What Types of No-Fault Insurance Coverage Are There?
Free Insurance Comparison
Compare Quotes From Top Companies and Save
Secured with SHA-256 Encryption
UPDATED: Mar 13, 2020
It’s all about you. We want to help you make the right coverage choices.
Advertiser Disclosure: We strive to help you make confident insurance decisions. Comparison shopping should be easy. We are not affiliated with any one insurance provider and cannot guarantee quotes from any single provider. Our insurance industry partnerships don’t influence our content. Our opinions are our own. To compare quotes from many different companies please enter your ZIP code on this page to use the free quote tool. The more quotes you compare, the more chances to save.
Editorial Guidelines: We are a free online resource for anyone interested in learning more about life insurance. Our goal is to be an objective, third-party resource for everything life insurance related. We update our site regularly, and all content is reviewed by life insurance experts.
Various states have adopted “no-fault” liability insurance laws in order to speed up the claim process for minor auto accident injuries.
And to save insurance companies money arising from unjustified and/or frivolous lawsuits.
The type of no fault insurance coverage available to you will vary based on which state you reside in.
All no-fault laws are considered to be a form of personal injury protection, or PIP.
No Fault Insurance Is a Form of Personal Injury Protection
With PIP coverage, you simply choose a dollar amount between $500 and $50,000 you’d like to be covered for. Rates are typically very high for coverage in excess of $10,000.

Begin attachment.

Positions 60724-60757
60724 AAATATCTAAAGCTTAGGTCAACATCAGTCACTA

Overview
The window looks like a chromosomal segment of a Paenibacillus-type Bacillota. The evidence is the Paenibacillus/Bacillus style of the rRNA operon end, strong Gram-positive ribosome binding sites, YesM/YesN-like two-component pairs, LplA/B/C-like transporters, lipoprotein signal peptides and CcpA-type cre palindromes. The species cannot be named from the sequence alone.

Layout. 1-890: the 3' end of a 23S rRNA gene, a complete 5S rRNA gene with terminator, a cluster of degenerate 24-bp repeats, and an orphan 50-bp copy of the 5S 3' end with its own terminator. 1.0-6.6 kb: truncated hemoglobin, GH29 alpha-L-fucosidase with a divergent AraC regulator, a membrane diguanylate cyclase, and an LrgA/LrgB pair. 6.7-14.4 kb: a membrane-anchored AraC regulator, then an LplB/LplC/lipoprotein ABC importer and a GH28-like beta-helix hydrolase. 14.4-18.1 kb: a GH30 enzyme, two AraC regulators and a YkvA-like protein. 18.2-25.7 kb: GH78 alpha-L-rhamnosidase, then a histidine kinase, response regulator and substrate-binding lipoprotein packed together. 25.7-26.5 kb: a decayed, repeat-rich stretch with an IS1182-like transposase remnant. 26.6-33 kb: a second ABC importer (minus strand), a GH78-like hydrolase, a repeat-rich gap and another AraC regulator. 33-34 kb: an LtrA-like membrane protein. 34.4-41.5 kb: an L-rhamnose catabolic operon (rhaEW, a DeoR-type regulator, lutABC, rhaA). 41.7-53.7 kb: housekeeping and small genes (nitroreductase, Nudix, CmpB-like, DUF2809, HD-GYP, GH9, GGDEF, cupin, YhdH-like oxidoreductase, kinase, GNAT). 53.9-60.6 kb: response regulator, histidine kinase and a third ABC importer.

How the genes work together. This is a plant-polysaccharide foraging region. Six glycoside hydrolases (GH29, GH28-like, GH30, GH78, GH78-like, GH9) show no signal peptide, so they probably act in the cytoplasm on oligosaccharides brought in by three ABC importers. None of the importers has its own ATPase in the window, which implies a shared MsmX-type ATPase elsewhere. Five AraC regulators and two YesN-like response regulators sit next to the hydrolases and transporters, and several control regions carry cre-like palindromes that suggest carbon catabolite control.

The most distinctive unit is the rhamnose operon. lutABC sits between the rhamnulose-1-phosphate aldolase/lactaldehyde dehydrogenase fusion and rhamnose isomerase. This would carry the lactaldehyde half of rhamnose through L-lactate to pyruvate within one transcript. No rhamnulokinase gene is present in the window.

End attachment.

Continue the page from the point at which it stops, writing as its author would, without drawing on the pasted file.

Add-on plans are one type of no-fault insurance coverage available in certain states.
No rights to sue a negligent party are taken from you under this plan. You simply have the ability to add-on coverage to your traditional auto policy.
You may receive money from your insurer without having to prove fault of another driver, and you retain the right to sue the negligent driver as well.
Some states allow for choice no fault coverage.
You have the option to receive strictly no-fault benefits, without retaining the right to sue a negligent party, or you can choose to reject no-fault coverage and retain the right to sue a negligent party.
Typically, your rates are reduced if you choose no-fault coverage with lower limits.
Modified no-fault states seek to limit your right to recover damages from the at-fault party. Here’s how it works.
Ultimately, if the injuries are relatively minor in nature or inexpensive, typically below $2,500, your own insurance company will pay for the care you receive regardless of who was at fault for the accident.
With modified no-fault coverage there is either a “verbal” threshold, dealing with the types or severity of an injury, or a “monetary” threshold that provides a stated dollar amount the injury must not exceed.
If the verbal or monetary threshold is surpassed, you would have the right to sue the at-fault party for damages.
You may want to shop online for a few quotes in order to make sure you are getting the best coverage at the lowest rate possible.
(photo: Marcin Wichary)